By Neil Macpherson, B.SC. MBA, Senior Vice President, Commercial Lending, ROI Capital
Wilfred Vos, BCS, CFP, FMA, CIM, FCSI, DMS, CBV, MBA, CFA, President, Portfolio Manager &
Founding Partner, ROI Capital
from Real Estate Investments
Empire Communities: 2183 Lakeshore Rd. Toronto, Ontario
Canadian real estate continues to represent a significant
component of investment portfolios held by individual and
institutional investors. The Canadian commercial real estate
market, based on a variety of forecasts, is expected to remain
stable through 2013 with a healthy balance of risk and opportunity.
Low interest rates, low inflation and modest economic growth,
combined with a shortage of product and low vacancy rates
should provide for continued price increases within this market.
Informed observers expect it will continue to offer sound and
improving fundamentals across most sectors and asset classes.
Within the relatively stable and improving Canadian commercial
real estate market, multiple opportunities present themselves to
achieve the potential for superior risk-adjusted absolute returns.
These range from investing in lower risk, income-producing property
to investing in land held for future development, but the risk/return
differential between these strategies is potentially quite significant.
For example, an investment in a fully occupied, well-located,
urban commercial property with long-term leases in place may
yield annual unlevered returns of 5%–7% in today’s market.
Conversely, a parcel of land held for future development may yield
rates of return of upwards of 20% per annum upon successful
development and potentially a lot lower (if any) if it does not get
developed on a timely basis.
Overview of Real Estate Development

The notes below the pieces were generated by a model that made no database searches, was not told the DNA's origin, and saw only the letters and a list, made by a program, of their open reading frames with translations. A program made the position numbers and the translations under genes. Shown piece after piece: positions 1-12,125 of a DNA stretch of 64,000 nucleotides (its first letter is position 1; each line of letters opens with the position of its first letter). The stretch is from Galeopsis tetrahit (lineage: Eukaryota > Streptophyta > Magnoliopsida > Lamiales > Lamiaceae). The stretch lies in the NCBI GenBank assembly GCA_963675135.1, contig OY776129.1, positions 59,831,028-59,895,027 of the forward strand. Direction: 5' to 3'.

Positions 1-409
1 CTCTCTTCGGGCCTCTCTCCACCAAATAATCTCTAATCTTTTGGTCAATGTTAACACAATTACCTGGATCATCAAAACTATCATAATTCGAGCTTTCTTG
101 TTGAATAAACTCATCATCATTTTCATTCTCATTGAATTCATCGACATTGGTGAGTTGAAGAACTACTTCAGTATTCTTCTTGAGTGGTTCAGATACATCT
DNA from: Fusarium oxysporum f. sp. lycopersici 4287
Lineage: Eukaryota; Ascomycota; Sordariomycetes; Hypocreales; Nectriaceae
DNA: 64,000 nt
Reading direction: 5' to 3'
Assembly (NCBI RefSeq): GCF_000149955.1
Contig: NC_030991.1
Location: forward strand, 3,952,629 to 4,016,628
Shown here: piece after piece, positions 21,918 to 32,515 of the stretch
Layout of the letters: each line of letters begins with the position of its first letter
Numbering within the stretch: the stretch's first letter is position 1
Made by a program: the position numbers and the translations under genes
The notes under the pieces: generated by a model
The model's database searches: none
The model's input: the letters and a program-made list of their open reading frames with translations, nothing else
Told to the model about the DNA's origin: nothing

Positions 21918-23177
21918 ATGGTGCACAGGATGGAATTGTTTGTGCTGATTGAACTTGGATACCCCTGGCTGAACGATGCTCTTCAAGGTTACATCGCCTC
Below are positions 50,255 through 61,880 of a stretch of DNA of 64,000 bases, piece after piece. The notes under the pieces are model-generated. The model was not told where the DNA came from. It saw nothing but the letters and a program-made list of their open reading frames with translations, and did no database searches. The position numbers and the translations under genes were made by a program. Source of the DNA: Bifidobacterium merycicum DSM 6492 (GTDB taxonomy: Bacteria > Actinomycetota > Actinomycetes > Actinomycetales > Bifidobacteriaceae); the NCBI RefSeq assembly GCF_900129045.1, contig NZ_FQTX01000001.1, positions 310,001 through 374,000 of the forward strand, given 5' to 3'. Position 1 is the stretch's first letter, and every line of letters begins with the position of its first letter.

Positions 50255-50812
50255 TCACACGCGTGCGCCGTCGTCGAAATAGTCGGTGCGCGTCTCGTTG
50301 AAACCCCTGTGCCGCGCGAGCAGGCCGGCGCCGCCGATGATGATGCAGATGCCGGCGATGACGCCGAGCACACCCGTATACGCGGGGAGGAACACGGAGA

In general, real estate development assets are real property
investments held (at least during the development period) in
anticipation of increased value rather than to generate regular
income. For example, land held for development typically
generates no rental income (i.e., no regular return for the investor)
during its development phase, but value is created when specific
development benchmarks are met. For development land, this
capital appreciation could occur at various times including zoning
approval, con¬firmation of pre-leasing activity, completion of
construction and at tenant occupancy. At this point, the property
should be producing income, and the investor has two choices:
sell and crystallize the unrealized capital appreciation associated
with its transformation from undeveloped land to stable income-producing real estate asset; or continue to own the built-out
property for its regular income stream.
If this option is selected, liquidity is gained by placing
increased debt on the property, reflecting its higher value. In this
way, the investor should benefit from the continued regular return
from the property, while recouping much of the initial capital
investment outlay incurred during its development.
Characteristics of Real Estate Development
Investors in development properties typically expect a higher
rate of return on their investment as compensation for incurring
By its very nature, an investment in development property
carries higher risk as the achievement of forecast net operating